4.4 The Human Eye

We have covered enough concepts in this chapter to describe the basic operation of the human eye, which is clearly an important component in any VR system. Here it will be considered as part of an optical system of lenses and images. The physiological and perceptual parts of human vision are deferred until Chapter 5.

Figure 4.24: A simplified view of the human eye as an optical system.
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Figure 4.25: A ray of light travels through five media before hitting the retina. The indices of refraction are indicated. Considering Snell's law, the greatest bending occurs due to the transition from air to the cornea. Note that once the ray enters the eye, it passes through only liquid or solid materials.
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Figure 4.24 shows a cross section of the human eye facing left. Parallel light rays are shown entering from the left; compare to Figure 4.11, which showed a similar situation for an engineered convex lens. Although the eye operation is similar to the engineered setting, several important differences arise at this stage. The focal plane is replaced by a spherically curved surface called the retina. The retina contains photoreceptors that convert the light into neural pulses; this is covered in Sections 5.1 and 5.2. The interior of the eyeball is actually liquid, as opposed to air. The refractive indices of materials along the path from the outside air to the retina are shown in Figure 4.25.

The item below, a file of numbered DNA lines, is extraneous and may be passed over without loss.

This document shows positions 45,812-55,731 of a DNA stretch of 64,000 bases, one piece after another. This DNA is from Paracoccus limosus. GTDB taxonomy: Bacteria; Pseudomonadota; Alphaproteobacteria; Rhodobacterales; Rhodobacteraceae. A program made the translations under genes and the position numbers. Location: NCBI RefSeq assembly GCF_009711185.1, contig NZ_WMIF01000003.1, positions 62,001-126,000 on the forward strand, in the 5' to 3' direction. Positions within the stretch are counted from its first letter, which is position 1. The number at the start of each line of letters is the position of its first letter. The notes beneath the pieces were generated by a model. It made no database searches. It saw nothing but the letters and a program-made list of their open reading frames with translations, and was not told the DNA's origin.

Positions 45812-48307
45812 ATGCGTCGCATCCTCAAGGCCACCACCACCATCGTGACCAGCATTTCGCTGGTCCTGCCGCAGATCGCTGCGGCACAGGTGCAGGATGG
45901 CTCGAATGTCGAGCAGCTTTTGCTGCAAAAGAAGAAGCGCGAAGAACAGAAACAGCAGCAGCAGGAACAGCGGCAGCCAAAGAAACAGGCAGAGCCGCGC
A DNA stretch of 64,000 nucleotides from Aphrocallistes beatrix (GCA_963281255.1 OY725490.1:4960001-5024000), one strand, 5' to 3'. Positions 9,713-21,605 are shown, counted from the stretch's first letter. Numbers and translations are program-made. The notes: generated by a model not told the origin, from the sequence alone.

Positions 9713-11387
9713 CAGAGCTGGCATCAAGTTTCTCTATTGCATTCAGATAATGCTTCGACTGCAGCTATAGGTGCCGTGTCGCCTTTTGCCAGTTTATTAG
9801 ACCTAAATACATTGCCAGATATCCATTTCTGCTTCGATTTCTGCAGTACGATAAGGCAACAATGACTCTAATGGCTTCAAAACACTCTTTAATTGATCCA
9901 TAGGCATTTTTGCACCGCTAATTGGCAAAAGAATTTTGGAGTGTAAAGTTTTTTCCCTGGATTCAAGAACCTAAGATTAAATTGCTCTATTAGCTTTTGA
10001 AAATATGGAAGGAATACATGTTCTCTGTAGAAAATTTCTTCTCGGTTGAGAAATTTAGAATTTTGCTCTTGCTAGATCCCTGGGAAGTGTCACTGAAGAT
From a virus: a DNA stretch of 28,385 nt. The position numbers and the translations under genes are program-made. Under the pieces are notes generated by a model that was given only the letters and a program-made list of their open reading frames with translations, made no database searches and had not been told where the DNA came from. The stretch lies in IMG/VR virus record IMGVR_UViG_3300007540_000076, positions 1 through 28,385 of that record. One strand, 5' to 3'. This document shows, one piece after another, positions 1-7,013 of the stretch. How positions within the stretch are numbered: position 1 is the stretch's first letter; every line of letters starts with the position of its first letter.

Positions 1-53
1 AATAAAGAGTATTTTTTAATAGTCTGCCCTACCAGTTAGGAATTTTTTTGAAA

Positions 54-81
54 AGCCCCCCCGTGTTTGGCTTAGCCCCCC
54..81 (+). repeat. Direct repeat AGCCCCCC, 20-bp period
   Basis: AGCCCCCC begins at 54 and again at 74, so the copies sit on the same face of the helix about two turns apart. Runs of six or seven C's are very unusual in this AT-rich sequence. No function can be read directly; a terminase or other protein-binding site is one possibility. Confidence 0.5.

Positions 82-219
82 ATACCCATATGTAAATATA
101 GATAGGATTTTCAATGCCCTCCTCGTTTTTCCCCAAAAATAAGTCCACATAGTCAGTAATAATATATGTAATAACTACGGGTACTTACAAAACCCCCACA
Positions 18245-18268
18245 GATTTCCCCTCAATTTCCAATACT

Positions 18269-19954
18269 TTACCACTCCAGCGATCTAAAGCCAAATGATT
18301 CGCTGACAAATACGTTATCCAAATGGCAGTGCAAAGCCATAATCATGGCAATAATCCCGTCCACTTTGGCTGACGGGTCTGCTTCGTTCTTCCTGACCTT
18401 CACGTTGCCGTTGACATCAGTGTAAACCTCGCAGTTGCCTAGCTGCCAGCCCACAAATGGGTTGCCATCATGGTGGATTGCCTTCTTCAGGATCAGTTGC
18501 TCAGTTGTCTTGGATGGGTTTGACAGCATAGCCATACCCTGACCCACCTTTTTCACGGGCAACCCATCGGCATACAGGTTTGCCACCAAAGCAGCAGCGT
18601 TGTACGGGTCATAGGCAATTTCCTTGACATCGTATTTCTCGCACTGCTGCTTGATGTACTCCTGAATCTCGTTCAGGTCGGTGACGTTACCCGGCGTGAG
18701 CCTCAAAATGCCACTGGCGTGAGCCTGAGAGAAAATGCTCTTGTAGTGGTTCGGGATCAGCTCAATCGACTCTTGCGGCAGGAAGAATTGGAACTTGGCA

Figure 4.26: Normal eye operation, with relaxed lens.
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Figure 4.27: A closer object yields diverging rays, but with a relaxed lens, the image is blurry on the retina.
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Subsections
Steven M LaValle 2016-12-31